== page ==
As I mentioned in my last update, I am currently working on a new novel, a Western story with its roots in the weird. I don’t want to spoil too much, as some of this is prone to change the closer we get to a full release, but I wanted to take some time to highlight a few of the broader aspects of the world of Winter’s Law.
They are whispered of in dark, smoky taverns, little more than stories of myth and legend, tall tales not to be believed. Fades, creatures that can warp a man’s mind. Monsters that lurk in shadow, haunting the plains and harsh crags of the wild West.
The truth is far, far worse.
Midday had hit in Carter’s Mill, but it was hard to tell. A flurry of ominous clouds had moved in, robbing the town of much of its sunlight. Unusual in the summer heat of the desert, but Jack Bahlien was glad of the dim lighting as he sat at the bar that lined one wall of McGinty’s saloon.
Maybe the dim lighting hid the incredulity in his eyes as they rolled back.
“What’re you tellin’ me, Scoggs?”
Scoggs blew out through his nostrils and slammed back another shot of whiskey. He wiped a grimy sleeve over his damp forehead, and motioned towards the bartender for another shot. “I’m tellin’ ya, Jack, that it’s the honest truth. I know what I saw.”
Jack stared at Scoggs, trying to decide how best to tell the old hand that he was out of his damn fool mind, but the man was clearly rattled. New beads of sweat sprung up on his forehead, and the neck of his shirt was soaked.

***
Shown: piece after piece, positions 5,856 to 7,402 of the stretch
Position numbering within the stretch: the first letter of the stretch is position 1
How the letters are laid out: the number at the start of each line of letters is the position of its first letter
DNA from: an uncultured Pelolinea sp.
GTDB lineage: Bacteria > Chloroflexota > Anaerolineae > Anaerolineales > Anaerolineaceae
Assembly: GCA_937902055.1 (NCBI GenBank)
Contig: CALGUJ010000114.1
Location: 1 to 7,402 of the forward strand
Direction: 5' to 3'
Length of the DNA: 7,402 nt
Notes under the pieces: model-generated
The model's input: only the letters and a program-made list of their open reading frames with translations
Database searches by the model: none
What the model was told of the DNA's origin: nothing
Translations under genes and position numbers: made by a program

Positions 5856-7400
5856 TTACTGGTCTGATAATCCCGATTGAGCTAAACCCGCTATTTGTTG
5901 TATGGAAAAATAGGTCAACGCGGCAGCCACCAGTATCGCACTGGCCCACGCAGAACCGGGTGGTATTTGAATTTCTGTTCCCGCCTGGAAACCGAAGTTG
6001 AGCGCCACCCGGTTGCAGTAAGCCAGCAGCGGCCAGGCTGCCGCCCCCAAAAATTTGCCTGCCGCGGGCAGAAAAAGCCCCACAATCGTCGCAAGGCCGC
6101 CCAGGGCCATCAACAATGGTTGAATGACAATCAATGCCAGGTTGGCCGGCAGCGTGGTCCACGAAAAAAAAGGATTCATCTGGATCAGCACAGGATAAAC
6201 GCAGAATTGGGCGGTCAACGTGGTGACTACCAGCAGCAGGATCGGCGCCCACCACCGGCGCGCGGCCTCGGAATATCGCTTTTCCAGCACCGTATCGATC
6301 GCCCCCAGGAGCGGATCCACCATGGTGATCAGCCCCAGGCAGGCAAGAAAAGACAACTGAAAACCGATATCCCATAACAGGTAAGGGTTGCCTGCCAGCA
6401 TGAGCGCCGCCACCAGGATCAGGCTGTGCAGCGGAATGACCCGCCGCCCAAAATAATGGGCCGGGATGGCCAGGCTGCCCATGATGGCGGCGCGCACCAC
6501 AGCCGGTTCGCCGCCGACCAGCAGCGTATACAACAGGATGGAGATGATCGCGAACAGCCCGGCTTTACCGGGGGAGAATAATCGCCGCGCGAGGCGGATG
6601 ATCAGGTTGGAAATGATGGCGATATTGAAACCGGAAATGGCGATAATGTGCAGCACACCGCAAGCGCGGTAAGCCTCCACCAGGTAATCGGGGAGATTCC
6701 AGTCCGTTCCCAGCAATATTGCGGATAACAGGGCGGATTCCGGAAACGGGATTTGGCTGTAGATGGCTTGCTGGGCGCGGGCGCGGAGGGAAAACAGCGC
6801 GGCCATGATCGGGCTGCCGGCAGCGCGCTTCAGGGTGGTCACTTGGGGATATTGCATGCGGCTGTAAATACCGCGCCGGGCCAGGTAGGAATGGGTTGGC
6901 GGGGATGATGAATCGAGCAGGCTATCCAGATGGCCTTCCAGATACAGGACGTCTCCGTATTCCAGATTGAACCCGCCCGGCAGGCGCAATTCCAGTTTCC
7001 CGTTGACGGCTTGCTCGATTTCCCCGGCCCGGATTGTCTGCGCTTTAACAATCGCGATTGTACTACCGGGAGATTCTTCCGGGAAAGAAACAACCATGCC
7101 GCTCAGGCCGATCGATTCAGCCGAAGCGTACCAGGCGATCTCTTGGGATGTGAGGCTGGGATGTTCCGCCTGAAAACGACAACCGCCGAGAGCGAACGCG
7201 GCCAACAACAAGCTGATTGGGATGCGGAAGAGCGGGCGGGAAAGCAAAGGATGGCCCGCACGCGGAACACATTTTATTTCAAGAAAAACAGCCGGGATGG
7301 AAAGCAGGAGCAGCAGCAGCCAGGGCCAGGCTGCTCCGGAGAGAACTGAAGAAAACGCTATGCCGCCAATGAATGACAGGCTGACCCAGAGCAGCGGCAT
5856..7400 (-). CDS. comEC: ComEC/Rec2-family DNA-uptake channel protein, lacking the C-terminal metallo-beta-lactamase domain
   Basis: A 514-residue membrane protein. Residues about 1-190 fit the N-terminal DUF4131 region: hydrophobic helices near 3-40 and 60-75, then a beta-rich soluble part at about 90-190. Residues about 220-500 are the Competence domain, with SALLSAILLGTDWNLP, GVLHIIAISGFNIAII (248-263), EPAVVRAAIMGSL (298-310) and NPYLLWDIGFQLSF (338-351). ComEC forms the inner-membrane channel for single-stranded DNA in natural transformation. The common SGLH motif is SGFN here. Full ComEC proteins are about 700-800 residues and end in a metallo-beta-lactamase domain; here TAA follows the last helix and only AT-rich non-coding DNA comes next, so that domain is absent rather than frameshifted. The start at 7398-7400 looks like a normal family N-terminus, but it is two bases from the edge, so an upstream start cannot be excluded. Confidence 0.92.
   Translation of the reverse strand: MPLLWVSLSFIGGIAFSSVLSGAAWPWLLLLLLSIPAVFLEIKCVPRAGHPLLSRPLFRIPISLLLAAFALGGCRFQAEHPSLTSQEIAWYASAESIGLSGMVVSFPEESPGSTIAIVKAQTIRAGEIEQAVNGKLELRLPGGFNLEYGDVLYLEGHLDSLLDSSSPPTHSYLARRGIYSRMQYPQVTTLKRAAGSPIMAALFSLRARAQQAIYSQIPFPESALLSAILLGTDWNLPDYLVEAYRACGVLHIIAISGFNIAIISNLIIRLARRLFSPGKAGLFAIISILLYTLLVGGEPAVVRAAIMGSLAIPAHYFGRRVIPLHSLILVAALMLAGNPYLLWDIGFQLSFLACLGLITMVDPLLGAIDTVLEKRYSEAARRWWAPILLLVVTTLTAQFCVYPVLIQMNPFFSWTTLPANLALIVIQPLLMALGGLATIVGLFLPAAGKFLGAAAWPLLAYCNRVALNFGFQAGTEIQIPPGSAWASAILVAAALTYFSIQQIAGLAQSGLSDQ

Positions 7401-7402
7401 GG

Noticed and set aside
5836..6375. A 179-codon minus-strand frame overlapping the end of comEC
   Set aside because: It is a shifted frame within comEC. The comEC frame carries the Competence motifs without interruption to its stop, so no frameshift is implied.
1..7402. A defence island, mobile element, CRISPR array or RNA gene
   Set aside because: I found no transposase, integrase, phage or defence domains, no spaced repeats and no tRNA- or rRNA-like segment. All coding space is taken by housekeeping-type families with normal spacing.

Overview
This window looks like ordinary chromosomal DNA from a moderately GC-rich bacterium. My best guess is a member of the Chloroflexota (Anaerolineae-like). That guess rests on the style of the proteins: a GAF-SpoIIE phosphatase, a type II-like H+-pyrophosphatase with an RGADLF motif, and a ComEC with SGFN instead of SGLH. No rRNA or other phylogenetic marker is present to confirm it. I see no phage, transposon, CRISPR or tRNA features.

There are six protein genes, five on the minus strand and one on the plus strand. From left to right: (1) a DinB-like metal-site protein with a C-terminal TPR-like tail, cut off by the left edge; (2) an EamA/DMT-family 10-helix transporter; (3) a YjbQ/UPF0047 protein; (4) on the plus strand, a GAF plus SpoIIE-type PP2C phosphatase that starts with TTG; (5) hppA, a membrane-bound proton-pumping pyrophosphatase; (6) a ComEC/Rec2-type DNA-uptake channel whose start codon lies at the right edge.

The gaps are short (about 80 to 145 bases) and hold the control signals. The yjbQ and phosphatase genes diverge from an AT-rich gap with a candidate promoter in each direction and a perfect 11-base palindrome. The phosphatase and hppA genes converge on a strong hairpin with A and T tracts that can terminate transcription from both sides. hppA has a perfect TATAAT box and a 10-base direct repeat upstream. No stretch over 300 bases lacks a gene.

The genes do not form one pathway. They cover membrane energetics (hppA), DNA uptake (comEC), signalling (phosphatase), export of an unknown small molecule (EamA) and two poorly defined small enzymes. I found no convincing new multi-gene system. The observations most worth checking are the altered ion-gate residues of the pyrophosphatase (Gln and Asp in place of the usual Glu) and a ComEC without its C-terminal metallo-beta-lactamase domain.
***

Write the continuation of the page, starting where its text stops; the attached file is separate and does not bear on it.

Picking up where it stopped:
“Okay, Scoggs, so let me get this straight.” He waited, holding his tongue as McGinty swooped in and refilled Scogg’s empty shot glass. He lowered his tone, as if he was giving voice to some underground conspiracy. “You saw Colby Miller, and he was…skinning a dog?”
Scoggs’ hand shook, whiskey spilling over the glass. He swallowed, licked his lips and quickly downed the whiskey, a trickle of the firewater seeping down his grizzled chin.
“Mhm.” He nodded slowly, like he was trying to convince himself. “That’s right. Colby was back behind the shed, right across from Owen’s stable…”
Scoggs’ voice trailed off, his eyes drawn like they were suddenly lost in some faraway place. Jack looked around, wondering if anyone else was watching this display. Emmit and one of his crew were enmeshed in their own private coversation at one of the tables, and a stranger sat alone at another in a dark corner, silently brooding over a half-empty bottle. No one seemed to give a whit about quivering Scoggs.
“You didn’t see it!” Scoggs shouted, interrupting Jack as he jumped to his feet. He held the empty shot glass up in his shaking fist. “You didn’t see the way he smiled at me, the look in his eyes! It was…it was…he’s not right, Jack!”
Scoggs fell back onto his stool, and for a second Jack thought the man might start sobbing. He began to shake his head, one hand shielding his face.
Jack glanced over his shoulder. Well, anyone who hadn’t been paying them any mind before, they certainly were now.
“I think there’s something wrong with him, Jack,” Scoggs whispered. “I think maybe there’s something wrong with me, too. I…I hear things in my head, Jack…”
A shiver passed down Jack’s spine as someone pushed through the saloon’s double doors behind him. The shot glass slipped through Scoggs’ fingers, crashing to the floor in a hundred pieces.
Jack spun on his stool, but he already knew.
Colby Miller looked over as the doors swished closed, his gaze lighting on Scoggs and then Jack. He flashed them a knowing smile, and that’s when Jack noticed the blood.
Right about the same time that he noticed the smile slowly spreading across Scoggs’ sweating face.